L_{p}norm (LP)
The L_{p}norm (LP) measures the pnorm distance between the facet distributions of the observed labels in a training dataset. This metric is nonnegative and so cannot detect reverse bias.
The formula for the L_{p}norm is as follows:
L_{p}(P_{a}, P_{d}) = ( ∑_{y}P_{a}  P_{d}^{p})^{1/p}
Where the pnorm distance between the points x and y is defined as follows:
L_{p}(x, y) = (x_{1}y_{1}^{p} + x_{2}y_{2}^{p} + … +x_{n}y_{n}^{p})^{1/p}
The 2norm is the Euclidean norm. Assume you have an outcome distribution with three categories, for example, y_{i} = {y_{0}, y_{1}, y_{2}} = {accepted, waitlisted, rejected} in a college admissions multicategory scenario. You take the sum of the squares of the differences between the outcome counts for facets a and d. The resulting Euclidean distance is calculated as follows:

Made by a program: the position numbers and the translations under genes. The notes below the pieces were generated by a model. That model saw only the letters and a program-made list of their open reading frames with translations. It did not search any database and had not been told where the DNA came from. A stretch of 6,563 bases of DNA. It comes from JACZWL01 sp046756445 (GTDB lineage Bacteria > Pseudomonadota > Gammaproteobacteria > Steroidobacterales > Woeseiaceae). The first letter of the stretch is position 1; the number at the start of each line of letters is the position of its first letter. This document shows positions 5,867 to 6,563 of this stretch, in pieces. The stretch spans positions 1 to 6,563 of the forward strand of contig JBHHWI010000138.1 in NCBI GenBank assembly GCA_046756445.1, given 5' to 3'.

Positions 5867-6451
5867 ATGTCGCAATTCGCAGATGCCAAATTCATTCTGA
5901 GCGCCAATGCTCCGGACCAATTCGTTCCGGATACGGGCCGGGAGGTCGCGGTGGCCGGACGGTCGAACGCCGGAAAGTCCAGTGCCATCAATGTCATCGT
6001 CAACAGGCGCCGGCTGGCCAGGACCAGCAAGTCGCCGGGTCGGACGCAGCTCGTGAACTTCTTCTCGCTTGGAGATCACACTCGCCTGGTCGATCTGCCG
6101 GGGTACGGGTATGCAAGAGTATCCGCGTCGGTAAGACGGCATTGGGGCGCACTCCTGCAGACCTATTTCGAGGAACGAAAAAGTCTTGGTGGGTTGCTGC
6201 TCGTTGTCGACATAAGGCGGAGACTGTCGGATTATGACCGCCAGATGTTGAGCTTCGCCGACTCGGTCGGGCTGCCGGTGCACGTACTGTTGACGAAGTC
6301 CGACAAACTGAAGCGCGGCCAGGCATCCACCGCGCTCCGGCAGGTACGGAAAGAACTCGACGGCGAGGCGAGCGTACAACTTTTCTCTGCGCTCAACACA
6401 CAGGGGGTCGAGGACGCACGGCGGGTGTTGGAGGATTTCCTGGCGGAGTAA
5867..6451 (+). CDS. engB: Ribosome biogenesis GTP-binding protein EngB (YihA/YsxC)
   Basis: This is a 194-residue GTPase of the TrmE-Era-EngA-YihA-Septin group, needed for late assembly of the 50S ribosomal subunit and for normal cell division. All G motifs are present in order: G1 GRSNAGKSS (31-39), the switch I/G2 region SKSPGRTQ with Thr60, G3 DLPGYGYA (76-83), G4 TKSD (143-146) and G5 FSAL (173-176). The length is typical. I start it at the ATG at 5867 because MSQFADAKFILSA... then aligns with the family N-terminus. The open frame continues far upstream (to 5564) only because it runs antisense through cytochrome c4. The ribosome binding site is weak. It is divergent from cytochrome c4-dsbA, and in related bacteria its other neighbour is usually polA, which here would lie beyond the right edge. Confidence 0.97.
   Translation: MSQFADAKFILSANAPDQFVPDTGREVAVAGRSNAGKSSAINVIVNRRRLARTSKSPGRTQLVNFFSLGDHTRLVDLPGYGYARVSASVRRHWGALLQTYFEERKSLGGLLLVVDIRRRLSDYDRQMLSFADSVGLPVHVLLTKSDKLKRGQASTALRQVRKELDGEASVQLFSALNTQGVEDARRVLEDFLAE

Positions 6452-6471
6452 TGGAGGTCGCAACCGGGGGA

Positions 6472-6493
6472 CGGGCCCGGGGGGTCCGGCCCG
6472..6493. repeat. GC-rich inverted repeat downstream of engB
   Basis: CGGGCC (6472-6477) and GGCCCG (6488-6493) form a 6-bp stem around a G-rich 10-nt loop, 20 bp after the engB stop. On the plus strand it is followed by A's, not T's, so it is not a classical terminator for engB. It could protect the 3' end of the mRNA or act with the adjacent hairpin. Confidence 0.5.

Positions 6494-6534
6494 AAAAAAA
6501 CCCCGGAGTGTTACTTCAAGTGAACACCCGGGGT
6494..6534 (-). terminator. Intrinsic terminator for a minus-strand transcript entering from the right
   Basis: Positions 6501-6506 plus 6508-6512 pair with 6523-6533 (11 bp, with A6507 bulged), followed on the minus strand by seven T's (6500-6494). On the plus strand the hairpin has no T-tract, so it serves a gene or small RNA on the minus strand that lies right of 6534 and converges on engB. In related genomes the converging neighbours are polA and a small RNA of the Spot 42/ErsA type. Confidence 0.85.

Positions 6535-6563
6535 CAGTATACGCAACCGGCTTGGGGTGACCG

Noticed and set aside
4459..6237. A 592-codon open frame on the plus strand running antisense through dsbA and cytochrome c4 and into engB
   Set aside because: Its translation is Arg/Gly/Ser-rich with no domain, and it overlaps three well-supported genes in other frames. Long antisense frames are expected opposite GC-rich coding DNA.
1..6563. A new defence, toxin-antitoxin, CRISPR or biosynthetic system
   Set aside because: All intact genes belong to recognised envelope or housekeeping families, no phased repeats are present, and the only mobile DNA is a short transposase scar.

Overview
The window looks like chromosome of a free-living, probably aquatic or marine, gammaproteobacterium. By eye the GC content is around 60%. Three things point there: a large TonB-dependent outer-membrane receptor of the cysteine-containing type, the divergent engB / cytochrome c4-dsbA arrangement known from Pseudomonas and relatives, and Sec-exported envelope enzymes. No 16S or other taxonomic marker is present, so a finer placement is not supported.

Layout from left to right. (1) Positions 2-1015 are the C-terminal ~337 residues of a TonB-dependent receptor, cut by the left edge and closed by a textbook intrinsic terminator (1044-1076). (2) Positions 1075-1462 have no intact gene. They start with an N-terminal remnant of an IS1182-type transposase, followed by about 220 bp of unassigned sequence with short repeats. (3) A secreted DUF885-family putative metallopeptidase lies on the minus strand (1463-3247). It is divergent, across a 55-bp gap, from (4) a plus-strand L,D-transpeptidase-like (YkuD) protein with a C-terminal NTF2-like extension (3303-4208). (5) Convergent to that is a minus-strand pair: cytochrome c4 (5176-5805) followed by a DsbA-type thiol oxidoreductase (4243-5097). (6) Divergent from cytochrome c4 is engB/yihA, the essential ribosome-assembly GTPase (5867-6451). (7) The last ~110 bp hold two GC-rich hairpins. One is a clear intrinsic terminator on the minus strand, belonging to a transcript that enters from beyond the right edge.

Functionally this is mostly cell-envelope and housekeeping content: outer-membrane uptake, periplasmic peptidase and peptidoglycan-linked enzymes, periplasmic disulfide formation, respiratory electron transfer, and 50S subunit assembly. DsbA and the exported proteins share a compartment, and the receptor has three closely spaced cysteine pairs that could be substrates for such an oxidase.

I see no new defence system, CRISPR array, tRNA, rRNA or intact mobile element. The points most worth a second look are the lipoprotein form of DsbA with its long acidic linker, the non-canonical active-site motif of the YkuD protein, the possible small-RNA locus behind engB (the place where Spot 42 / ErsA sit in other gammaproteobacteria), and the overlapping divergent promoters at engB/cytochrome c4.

L_{2}(P_{a}, P_{d}) = [(n_{a}^{(0)}  n_{d}^{(0)})^{2} + (n_{a}^{(1)}  n_{d}^{(1)})^{2} + (n_{a}^{(2)}  n_{d}^{(2)})^{2}]^{1/2}
Where:

n_{a}^{(i)} is number of the ith category outcomes in facet a: for example n_{a}^{(0)} is number of facet a acceptances.

n_{d}^{(i)} is number of the ith category outcomes in facet d: for example n_{d}^{(2)} is number of facet d rejections.
The range of LP values for binary, multicategory, and continuous outcomes is [0, √2), where:

Values near zero mean the labels are similarly distributed.

Positive values mean the label distributions diverge, the more positive the larger the divergence.